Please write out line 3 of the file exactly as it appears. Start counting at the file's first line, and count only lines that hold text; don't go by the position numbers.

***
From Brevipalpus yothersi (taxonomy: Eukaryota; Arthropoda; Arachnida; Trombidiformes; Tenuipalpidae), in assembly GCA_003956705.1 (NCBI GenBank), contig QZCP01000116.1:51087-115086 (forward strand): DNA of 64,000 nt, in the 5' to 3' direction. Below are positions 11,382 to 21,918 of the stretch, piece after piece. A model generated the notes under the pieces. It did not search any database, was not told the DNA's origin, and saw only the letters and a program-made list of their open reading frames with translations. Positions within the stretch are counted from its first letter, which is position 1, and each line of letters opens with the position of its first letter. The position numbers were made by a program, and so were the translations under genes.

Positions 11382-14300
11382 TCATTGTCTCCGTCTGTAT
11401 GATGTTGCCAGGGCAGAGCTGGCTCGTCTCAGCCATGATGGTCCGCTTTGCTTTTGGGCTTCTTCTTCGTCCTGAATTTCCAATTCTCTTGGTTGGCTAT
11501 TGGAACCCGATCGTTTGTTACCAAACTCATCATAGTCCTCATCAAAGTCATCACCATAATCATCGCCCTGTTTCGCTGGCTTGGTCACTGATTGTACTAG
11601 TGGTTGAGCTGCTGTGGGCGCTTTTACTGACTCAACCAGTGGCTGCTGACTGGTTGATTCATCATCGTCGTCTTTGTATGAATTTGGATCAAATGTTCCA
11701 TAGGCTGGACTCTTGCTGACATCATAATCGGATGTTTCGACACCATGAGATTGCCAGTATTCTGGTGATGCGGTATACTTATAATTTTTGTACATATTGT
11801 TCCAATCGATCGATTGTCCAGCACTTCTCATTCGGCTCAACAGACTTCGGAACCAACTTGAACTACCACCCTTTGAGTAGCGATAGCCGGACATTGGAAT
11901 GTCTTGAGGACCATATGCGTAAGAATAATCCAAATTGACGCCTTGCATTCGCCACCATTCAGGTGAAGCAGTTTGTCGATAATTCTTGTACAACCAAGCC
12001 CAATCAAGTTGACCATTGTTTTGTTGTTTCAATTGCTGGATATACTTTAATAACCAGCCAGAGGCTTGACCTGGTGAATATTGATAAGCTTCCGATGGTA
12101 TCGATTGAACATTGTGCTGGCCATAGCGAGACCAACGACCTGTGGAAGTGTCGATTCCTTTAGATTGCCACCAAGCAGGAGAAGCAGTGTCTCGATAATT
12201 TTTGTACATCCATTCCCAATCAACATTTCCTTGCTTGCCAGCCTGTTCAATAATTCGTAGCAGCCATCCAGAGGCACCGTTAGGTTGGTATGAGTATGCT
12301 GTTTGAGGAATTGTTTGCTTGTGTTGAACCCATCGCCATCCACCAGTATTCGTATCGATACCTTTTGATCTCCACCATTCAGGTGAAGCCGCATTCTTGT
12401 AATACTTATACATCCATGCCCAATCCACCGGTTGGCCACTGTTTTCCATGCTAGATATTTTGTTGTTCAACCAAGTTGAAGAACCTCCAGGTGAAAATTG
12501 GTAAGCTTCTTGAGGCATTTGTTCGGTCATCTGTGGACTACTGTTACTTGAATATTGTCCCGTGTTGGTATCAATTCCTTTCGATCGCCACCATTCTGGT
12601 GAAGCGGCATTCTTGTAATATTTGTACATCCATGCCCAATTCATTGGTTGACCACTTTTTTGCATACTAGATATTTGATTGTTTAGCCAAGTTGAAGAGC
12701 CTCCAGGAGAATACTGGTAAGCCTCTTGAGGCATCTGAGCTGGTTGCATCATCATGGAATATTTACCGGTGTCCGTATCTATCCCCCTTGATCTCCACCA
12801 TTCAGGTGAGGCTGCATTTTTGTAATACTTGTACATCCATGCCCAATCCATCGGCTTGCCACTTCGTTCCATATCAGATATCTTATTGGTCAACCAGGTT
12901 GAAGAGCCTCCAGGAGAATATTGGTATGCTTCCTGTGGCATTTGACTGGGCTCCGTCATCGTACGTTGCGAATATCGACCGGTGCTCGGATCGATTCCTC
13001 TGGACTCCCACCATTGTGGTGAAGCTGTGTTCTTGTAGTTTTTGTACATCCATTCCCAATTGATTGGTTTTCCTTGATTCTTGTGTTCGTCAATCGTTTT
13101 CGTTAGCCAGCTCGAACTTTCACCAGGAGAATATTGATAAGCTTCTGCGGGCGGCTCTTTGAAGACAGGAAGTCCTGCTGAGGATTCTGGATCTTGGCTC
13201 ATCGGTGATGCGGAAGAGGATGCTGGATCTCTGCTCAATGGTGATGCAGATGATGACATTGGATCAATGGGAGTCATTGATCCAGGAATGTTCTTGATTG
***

11382 TCATTGTCTCCGTCTGTAT